Funny thing about kindness. The more it's used, the more you have of

Here is a test to find whether your mission on earth is finished: if
you're alive, it isn't.
--Richard Bach

Apologizing with words isn't the same thing as apologizing with
--Laura J.

You can preach a better sermon with your life than with your lips.
--Oliver Goldsmith

"A hundredload of worry will not pay an ounce of debt."
--George Herbert

"Enjoy your own life without comparing it with that of another."

"One had to take some action against fear when once it laid hold of
--Rainer Maria Rilke


Father Leo's Daily Meditation


"Style is the man himself."
-- Georges Louis Leclerc de Buffon

Style is involved in Spirituality --- especially when it concerns the
recovering addict. Sobriety and serenity are not just seen in what we
say or do or in our ability to keep away from the first drink or pill ---
they are seen in our creative styles. How we feel about ourselves
should be seen in the confidence of our gait and the concern for
personal appearance. Personal hygiene is important because it
reflects a love of self. Physical health and exercise reveal a desire
and interest in life, fitness and energy.

Style may not make the man but it certainly reveals the man!

May I seek to reveal the beauty You gave me with my appearance
and style.


Our help is in the name of the Lord, the Maker of heaven and earth.
Psalm 124 : 8

Create in me a clean heart, O God; and renew a right spirit within me.
Psalm 51:10

"Be joyful always; pray continually; give thanks in all
circumstances, for this is God's will for you in Christ Jesus."
I Thessalonians 5:16-18

"I tell you the truth, unless you change and become like little children,
you will never enter the kingdom of heaven. Therefore, whoever
humbles himself like this child is the greatest in the kingdom of
Matthew 18:3-4

"Consider it pure joy, my brothers, whenever you face trials of many
kinds, because you know that the testing of your faith develops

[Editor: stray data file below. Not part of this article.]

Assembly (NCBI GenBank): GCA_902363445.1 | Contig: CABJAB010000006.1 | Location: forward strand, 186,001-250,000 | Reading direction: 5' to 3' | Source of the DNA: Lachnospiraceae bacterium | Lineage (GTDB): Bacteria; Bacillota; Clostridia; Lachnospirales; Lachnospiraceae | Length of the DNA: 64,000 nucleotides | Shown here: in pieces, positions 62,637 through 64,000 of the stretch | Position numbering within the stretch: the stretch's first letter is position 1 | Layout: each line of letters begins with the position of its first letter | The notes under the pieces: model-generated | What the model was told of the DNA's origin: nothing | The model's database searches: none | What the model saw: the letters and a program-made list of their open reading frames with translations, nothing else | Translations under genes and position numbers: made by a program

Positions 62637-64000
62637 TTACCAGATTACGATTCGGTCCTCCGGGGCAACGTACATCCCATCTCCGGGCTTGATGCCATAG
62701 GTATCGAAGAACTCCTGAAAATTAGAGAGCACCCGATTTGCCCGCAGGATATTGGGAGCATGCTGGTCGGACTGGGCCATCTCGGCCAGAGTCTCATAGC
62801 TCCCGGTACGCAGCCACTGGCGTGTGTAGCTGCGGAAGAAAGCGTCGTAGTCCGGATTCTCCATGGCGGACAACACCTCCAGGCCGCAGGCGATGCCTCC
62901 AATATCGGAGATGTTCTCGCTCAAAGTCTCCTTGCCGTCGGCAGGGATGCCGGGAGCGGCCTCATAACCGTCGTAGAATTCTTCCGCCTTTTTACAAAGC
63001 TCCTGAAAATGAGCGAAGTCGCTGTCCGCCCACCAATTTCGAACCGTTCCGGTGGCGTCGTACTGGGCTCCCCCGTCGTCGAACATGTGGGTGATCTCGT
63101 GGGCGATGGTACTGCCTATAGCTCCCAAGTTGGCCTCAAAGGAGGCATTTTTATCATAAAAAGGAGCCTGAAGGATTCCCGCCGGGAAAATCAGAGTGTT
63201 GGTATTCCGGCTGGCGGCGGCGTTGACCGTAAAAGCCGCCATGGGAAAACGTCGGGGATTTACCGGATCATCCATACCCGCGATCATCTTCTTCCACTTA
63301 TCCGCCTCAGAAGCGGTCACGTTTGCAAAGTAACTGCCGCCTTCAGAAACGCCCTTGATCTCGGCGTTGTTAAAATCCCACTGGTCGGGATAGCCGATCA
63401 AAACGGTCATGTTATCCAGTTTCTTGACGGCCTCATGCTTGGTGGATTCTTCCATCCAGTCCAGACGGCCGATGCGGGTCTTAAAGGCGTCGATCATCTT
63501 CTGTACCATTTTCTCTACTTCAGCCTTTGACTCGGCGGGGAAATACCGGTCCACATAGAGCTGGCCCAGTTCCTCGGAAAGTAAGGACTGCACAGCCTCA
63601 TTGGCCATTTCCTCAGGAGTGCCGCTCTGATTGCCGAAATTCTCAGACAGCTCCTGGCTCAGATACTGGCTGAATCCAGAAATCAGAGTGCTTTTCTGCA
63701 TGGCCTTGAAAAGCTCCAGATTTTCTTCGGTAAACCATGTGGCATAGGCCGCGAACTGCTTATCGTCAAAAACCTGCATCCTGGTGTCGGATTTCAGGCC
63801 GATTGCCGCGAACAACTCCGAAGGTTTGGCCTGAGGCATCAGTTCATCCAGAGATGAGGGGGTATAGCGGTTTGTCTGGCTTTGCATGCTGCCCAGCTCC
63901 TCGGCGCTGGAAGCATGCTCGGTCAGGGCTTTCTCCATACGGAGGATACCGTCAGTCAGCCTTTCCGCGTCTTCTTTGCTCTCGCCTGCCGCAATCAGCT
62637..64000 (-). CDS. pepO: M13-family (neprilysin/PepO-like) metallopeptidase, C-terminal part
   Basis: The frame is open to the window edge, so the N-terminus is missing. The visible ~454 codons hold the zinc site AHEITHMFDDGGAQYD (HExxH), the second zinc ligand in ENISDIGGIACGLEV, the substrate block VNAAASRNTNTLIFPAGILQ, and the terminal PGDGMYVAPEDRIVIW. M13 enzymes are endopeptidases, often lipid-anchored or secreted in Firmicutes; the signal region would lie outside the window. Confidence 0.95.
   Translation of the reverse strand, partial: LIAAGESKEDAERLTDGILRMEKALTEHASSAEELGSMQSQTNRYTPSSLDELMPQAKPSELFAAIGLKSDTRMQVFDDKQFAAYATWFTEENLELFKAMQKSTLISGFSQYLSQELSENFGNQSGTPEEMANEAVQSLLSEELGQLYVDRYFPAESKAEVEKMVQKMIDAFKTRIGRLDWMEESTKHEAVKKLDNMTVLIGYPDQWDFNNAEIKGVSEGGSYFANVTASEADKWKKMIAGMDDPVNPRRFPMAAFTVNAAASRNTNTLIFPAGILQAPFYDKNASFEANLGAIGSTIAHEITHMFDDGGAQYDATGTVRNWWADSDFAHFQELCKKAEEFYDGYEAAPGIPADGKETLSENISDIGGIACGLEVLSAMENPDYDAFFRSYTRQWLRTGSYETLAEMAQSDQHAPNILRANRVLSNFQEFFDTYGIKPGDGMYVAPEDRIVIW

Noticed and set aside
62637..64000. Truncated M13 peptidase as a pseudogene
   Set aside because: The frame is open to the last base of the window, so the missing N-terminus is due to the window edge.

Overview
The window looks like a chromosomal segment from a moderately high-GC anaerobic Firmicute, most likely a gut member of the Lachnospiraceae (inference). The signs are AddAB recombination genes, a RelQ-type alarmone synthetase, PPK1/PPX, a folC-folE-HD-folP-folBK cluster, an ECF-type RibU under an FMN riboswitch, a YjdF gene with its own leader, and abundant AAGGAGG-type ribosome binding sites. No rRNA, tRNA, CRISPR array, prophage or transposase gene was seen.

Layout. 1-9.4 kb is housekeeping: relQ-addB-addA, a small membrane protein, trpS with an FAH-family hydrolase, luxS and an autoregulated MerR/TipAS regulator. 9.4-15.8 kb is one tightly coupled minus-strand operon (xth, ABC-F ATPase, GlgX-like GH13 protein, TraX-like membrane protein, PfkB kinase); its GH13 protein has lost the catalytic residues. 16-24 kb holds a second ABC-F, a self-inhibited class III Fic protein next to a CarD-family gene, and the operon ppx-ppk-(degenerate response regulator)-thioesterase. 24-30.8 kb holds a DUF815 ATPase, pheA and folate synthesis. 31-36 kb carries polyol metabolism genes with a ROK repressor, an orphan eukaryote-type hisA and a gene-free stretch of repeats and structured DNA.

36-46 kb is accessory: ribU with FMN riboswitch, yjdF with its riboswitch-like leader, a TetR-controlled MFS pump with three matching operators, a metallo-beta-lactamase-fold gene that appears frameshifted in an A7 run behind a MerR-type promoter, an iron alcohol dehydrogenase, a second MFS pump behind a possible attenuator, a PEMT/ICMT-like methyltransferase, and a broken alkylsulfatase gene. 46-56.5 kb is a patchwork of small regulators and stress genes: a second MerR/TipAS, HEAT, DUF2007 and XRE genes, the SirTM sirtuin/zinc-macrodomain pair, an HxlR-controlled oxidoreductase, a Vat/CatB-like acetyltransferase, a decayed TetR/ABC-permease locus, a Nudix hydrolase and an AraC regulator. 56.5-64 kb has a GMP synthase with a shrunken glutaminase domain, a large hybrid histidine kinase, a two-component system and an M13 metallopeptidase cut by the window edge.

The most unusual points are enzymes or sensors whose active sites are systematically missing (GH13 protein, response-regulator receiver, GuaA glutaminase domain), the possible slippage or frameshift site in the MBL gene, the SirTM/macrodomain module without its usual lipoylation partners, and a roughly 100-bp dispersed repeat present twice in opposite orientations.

perseverance. Perseverance must finish its work so that you may be
mature and complete, not lacking anything."
James 1:2-4


Daily Inspiration

Worry gets in the way of getting what you really want. Lord, help me use my time in ways to enrich my life rather than focusing on things I can do nothing about anyway.

Great things happen when you believe and pray. Lord, grant me an amazing faith in life and the strength to meet its challenges


NA Just For Today


"Hopeless living problems have become joyously changed. Our disease has been arrested, and now anything is possible."
Basic Text p.102

The NA program has given us more freedom than we ever dreamed possible. Sometimes, though, in the daily routine, we lose track of how much we've been given. How, exactly, have our lives changed in Narcotics Anonymous?

The bottom line of recovery, of course, is freedom from the compulsion to use. No longer must we devote all our resources to feeding our addiction. No longer must we endanger, humiliate, or abuse ourselves or others just to get the next "fix". Abstinence itself has brought great freedom to our lives.

Narcotics Anonymous has given us much more than simple abstinence-we've been given a whole new life. We've taken our inventory and have identified the defects of character that bound us for so long, keeping us from living and enjoying life. We've surrendered those shortcomings, taken responsibility for them, and sought the direction and power we need to live differently. Our home group has given us the personal warmth and support that helps us continue living in recovery. And topping all this off, we have the love, care, and guidance of the God we've come to understand in NA.

In the course of day-to-day recovery, we sometimes forget how much our lives have changed in Narcotics Anonymous. Do we fully appreciate what our program has given us?

Just for today: Recovery has given me freedom. I will greet the day with hope, grateful that anything is possible today.
pg. 253


You are reading from the book Today's Gift.
I'm a trader at heart. . . except that I don't like trades that come out equally--that's too much like borrowing. I'd rather trade a strong hand for a patient ear or a story for a meal: anything that keeps things turning over. --Gordon Bok